Global recovery underway, with the permission of the US and the euro area

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December 10th, 2014

We predict 3.9% world growth for 2015. If you feel that this figure is rather high, then you are not mistaken: it is clearly above the annual average for the period 1980-2014 (3.5%) and also represents a jump up from the range observed over the last three years (3.2%-3.4%). In spite of the pessimistic tone prevailing in the forecasts of most international organisations in the last few months, they all predict that growth will speed up next year. There is therefore broad consensus regarding the direction the world economy is expected to take.

The driving force behind this recovery lies in both developed and emerging countries. Specifically, the IMF expects growth in the main developed countries to rise from the 1.8% forecast for 2014 to 2.3% in 2015 and the increase predicted for the main emerging countries is also considerable: from 4.4% in 2014 to 5.0% in 2015. By country, the United States and China stand out, providing 44% of global growth while their economic share of the world's total is just 33%. At the opposite end of the scale are Japan and the euro area which, in spite of accounting for 24% of the world's economy, will only contribute a meagre 17% to its growth.

Moreover, this acceleration in growth is not expected to be accompanied by an upswing in inflationary pressures. In fact, for the coming year global inflation is expected to rise by just 0.1 pps, reaching 3.9%. The developed countries have kept inflation at a distance for some years now and, given that many of them still have low utilization of production capacity, it comes as no surprise that, in general growth is increasing while inflation remains at a moderate level. Inflation prospects are particularly interesting in the main emerging countries: even if growth remains at a relatively high level, inflation will only increase by 0.1 pp (from the 5.5% expected for 2014 to 5.6% in 2015, specifically).

Naturally the fall in oil prices predicted for the coming year should help this scenario to come about.1 But the underlying factors that lead us to believe the main emerging countries will be able to maintain a good rate of growth without this leading to inflationary pressure date from further back. Of note among these factors is the improvement in institutions responsible for designing economic policy; in particular the greater independence of authorities responsible for monetary policy, as well as greater awareness of just how important it is to keep a balanced macroeconomic situation.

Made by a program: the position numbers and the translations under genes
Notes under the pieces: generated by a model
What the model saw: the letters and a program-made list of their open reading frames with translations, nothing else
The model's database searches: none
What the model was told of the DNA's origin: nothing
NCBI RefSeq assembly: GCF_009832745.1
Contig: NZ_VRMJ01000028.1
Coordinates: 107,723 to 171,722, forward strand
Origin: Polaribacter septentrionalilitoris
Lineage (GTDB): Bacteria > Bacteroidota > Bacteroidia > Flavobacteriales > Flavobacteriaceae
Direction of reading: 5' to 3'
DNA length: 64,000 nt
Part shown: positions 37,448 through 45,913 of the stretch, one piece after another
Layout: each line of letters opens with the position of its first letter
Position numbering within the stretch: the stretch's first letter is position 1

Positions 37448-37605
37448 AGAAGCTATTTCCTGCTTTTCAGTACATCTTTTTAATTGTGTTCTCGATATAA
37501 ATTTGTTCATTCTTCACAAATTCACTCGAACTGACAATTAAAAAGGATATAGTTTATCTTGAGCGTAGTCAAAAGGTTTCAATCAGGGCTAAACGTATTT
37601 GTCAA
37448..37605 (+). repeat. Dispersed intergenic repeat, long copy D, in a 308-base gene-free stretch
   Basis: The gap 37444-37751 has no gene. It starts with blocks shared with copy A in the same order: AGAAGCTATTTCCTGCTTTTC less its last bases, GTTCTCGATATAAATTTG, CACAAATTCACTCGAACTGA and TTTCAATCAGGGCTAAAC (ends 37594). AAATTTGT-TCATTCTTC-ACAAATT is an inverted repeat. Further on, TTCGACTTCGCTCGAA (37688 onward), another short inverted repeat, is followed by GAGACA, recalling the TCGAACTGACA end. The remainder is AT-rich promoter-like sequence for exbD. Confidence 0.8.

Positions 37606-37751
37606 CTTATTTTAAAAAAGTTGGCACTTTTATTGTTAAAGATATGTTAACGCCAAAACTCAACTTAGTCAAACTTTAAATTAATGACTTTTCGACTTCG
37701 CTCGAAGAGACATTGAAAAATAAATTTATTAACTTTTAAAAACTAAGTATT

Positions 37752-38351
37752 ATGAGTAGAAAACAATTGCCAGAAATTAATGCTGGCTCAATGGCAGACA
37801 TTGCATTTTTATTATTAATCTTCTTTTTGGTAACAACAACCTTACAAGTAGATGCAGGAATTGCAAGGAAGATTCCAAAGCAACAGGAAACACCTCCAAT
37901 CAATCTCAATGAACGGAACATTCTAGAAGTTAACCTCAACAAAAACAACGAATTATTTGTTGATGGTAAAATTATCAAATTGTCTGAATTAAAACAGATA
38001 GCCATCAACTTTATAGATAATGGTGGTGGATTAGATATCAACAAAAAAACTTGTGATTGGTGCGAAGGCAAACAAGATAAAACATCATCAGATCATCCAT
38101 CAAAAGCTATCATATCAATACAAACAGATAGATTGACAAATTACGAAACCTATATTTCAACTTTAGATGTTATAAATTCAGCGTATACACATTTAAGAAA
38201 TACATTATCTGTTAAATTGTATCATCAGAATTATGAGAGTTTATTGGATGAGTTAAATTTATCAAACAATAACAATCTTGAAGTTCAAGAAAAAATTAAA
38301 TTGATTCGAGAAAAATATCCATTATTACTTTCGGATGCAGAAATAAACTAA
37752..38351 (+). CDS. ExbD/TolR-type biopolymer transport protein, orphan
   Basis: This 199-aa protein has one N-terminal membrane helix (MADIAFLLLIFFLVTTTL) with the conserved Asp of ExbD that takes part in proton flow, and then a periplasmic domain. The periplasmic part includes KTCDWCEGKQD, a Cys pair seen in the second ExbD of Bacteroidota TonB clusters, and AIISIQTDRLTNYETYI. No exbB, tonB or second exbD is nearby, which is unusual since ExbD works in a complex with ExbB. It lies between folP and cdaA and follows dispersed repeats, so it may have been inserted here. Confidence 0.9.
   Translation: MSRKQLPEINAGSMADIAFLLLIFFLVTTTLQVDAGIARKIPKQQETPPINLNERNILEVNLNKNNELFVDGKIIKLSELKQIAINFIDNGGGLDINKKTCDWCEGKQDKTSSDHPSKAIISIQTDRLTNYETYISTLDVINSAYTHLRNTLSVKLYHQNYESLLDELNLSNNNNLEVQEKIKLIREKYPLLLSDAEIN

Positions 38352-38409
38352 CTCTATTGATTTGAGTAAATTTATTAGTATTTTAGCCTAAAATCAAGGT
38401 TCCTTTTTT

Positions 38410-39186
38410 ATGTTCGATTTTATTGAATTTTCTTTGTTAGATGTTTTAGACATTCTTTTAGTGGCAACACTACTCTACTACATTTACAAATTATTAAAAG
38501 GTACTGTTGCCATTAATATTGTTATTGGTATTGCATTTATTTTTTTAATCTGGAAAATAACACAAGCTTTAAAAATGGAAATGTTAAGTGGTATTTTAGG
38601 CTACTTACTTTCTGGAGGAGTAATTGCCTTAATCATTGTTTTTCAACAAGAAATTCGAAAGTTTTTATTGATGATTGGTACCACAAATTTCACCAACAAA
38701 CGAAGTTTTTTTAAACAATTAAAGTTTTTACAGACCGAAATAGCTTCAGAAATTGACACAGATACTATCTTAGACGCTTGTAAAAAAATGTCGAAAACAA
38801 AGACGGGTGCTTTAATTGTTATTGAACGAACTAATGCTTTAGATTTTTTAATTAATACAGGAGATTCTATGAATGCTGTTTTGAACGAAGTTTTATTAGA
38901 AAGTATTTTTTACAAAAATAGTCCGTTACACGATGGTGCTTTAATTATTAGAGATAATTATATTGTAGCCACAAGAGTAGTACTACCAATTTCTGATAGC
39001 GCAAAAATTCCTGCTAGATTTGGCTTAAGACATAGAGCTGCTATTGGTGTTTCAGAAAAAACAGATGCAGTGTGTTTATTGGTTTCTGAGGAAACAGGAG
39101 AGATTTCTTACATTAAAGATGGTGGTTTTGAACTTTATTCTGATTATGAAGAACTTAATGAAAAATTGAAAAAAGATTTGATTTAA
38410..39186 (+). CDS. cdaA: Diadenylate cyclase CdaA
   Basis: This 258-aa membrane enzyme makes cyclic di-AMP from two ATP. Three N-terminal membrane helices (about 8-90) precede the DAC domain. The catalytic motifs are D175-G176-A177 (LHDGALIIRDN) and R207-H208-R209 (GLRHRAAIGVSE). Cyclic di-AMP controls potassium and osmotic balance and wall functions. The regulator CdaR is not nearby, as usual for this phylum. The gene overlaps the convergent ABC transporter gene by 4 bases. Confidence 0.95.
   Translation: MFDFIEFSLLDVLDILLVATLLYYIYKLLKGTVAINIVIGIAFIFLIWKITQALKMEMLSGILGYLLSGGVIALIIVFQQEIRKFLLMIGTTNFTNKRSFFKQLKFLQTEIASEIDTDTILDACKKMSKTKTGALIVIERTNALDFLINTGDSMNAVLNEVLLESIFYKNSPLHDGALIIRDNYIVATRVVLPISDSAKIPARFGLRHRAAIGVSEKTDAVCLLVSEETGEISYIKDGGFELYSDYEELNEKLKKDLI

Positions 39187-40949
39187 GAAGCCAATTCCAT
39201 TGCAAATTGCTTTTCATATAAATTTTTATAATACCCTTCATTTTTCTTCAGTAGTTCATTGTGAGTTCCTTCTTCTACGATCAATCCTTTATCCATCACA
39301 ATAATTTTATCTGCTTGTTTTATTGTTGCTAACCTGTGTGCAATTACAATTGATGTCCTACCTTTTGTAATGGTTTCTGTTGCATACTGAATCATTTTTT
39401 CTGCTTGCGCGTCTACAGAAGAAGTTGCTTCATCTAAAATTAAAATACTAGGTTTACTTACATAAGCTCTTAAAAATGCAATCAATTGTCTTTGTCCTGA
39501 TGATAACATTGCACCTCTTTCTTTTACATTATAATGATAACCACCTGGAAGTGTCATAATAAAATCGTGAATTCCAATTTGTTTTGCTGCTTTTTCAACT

Nevertheless, like last year, the risks threatening this scenario of global recovery are considerable. The different sources of geopolitical tension constitute one of the main factors that must be closely monitored. Ukraine, the Middle East, Isis... the list of ongoing conflicts that have intensified throughout 2014 is quite long. Theoretically, sooner or later common sense should prevail and the different parties should sit down at the negotiating table, with these conflicts gradually diminishing as a risk factor. However, such disputes are often promoted by minority groups with goals that are not standard and frequently unclear, making them difficult to predict.

In addition to geopolitical conflicts, we expect other risk factors that have accompanied emerging countries over the last few years to diminish in 2015. Specifically, one of the big fears recently hovering over analysts' forecasts was a sharp deterioration in China's economy. Although this cannot be completely ruled out as a risk factor, it is now less likely to happen. The Chinese government is demonstrating that it has instruments it can use to gradually direct the shift in its economic model towards lower but more sustainable growth rates in the long term. The risk of a systemic crisis breaking out in the main emerging countries has also diminished. The acronym of the «fragile five» economies used frequently a year ago, when the market did not discriminate between emerging countries and treated them as a common risk factor, now seems a distant memory. In the last few quarters it has gradually become clearer which countries have a healthier economic situation and are carrying out reforms to maintain balanced long-term growth (such as India and Mexico) and which are in a more vulnerable position (such as Brazil, Russia and Turkey).